• Some Studies on Mig Hardfacing of Mild… Table 7: Analysis of variance using adjusted SS for tests Source DF Seq SS Adj SS Adj MS F P Voltage 4 0.0030799 0.0030799 0.0007699 0.70 0.60 Wire feed rate 4 0.0035022 0.0035022 0.0008755 2.67 0.025 Electrod e 4 0.0031986 0.0031986 0.0007996 9.72 0.42 traverse speed Nozzle toplate 4 0.003798 0.003798 0.0009495 1.68 0.212 distance Gas flow 4 0.0018097 0.0018097 0.0004524 - - rate Error 4 0.00532 0.00235 0.0000452 - - Total 24 0.0207084 0.0177384 0.003122 14.77 1.255In ANOVA Table 7 mean square deviation is defined asMS=SS (sum of square deviation) /DF (degrees of freedom)F = value of Fisher’s ratio (variance ratio) is defined asF = MS for a term / MS for the error term Depending upon F-value, P-value (probability of significance) is then calculated. if the P-value for a term appearsless than 0.05 ( 95% confidence level) then it can be considered that the effect of the factors/interaction of factors issignificant on the selected response. 52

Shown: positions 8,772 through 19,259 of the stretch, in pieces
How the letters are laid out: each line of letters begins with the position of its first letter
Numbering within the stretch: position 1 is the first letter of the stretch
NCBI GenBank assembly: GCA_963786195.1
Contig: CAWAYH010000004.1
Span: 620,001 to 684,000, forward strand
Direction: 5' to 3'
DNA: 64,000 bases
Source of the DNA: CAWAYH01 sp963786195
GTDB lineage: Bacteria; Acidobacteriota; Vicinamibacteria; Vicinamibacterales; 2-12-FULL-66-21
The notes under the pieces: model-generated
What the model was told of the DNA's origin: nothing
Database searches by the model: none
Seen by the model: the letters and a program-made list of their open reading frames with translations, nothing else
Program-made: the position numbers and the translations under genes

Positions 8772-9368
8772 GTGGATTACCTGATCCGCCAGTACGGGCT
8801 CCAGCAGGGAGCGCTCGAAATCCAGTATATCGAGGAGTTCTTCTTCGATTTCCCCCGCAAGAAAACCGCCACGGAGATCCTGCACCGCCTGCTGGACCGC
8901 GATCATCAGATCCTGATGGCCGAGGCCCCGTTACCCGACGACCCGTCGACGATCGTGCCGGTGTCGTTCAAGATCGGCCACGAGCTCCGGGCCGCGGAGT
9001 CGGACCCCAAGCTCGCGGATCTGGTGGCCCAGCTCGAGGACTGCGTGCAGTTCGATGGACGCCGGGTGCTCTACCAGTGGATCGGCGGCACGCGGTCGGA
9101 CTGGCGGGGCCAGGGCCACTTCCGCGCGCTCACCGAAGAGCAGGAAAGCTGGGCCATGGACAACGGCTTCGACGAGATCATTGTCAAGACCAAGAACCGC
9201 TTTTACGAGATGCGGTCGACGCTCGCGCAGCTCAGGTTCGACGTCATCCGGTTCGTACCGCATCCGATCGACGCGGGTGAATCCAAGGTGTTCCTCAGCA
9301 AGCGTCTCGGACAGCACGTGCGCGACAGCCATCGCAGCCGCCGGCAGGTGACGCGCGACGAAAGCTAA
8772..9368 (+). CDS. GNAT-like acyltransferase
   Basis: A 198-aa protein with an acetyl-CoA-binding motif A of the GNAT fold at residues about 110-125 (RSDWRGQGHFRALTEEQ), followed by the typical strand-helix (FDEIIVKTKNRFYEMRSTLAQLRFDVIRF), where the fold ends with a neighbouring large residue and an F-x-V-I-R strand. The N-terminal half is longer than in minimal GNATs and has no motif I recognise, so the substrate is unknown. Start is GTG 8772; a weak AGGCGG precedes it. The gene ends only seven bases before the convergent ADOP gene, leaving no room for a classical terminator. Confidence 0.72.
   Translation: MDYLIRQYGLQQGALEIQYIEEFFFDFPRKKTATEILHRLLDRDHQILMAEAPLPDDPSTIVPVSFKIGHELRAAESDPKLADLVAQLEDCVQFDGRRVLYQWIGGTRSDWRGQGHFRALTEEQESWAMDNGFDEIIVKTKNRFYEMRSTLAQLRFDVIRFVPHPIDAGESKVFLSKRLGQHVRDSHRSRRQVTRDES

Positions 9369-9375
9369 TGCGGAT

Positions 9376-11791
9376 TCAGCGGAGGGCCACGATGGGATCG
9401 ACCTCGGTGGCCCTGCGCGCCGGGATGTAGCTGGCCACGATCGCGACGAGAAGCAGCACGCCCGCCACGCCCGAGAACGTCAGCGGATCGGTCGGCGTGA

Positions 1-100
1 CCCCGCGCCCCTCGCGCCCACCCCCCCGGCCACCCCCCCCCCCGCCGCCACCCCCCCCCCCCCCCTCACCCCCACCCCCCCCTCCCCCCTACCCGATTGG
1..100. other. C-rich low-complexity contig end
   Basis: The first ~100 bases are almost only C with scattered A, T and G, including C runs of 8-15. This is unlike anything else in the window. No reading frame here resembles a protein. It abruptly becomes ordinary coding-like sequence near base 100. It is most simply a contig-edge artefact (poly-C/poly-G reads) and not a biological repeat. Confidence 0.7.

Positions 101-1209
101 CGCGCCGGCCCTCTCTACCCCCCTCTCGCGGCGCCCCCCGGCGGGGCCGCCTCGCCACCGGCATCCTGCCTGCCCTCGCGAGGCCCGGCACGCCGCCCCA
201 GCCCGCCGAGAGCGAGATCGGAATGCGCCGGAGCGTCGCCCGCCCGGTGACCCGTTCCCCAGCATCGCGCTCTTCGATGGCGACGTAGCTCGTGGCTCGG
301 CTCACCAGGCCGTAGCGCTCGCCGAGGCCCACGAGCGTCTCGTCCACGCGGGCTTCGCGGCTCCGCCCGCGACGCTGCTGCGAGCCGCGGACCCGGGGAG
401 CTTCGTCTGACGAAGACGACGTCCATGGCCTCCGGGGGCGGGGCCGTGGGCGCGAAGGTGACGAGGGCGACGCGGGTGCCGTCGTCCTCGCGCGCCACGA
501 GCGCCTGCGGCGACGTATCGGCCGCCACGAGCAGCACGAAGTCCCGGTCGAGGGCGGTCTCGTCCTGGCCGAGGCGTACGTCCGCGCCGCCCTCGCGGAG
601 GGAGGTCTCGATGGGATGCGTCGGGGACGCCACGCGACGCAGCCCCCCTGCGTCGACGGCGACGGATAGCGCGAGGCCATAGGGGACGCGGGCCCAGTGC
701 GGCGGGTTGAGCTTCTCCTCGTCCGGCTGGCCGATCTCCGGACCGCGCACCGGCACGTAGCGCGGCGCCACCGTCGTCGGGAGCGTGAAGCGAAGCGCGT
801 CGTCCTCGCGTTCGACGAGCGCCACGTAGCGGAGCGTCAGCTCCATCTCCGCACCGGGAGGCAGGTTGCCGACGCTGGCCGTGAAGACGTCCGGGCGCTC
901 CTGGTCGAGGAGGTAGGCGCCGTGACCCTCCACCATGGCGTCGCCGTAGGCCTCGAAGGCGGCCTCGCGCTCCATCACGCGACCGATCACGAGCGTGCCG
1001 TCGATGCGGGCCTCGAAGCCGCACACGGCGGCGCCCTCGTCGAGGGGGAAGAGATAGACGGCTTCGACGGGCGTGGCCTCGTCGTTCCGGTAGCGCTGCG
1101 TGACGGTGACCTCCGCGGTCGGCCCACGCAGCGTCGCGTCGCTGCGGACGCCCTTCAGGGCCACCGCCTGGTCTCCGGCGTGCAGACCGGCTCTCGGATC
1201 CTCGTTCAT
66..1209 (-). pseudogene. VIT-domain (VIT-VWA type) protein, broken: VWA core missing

• Some Studies on Mig Hardfacing of Mild… Table 8. Hardness values of the samplesSample Load Before Hardfacing After Hardfacing No P=P1+P2 10+140 C 100-C C 100-C Scale RHN Scale RHN 01 150 28 72 46 54 02 150 29 71 46 54 03 150 32 68 45 55 04 150 34 64 48 52 05 150 26 74 47 53 06 150 28 72 48 52 07 150 29 71 49 51 08 150 29 71 46 54 09 150 30 70 47 53 10 150 32 68 47 53 11 150 30 70 46 54 12 150 31 69 46 54 13 150 31 69 52 48 14 150 29 71 44 56 15 150 30 70 46 54 16 150 28 72 48 52 17 150 30 70 45 55 18 150 28 72 45 55 19 150 29 71 46 54 20 150 28 72 48 52 21 150 30 70 46 54 22 150 32 68 48 52 23 150 32 68 46 54 24 150 30 70 48 52 25 150 29 71 46 54 53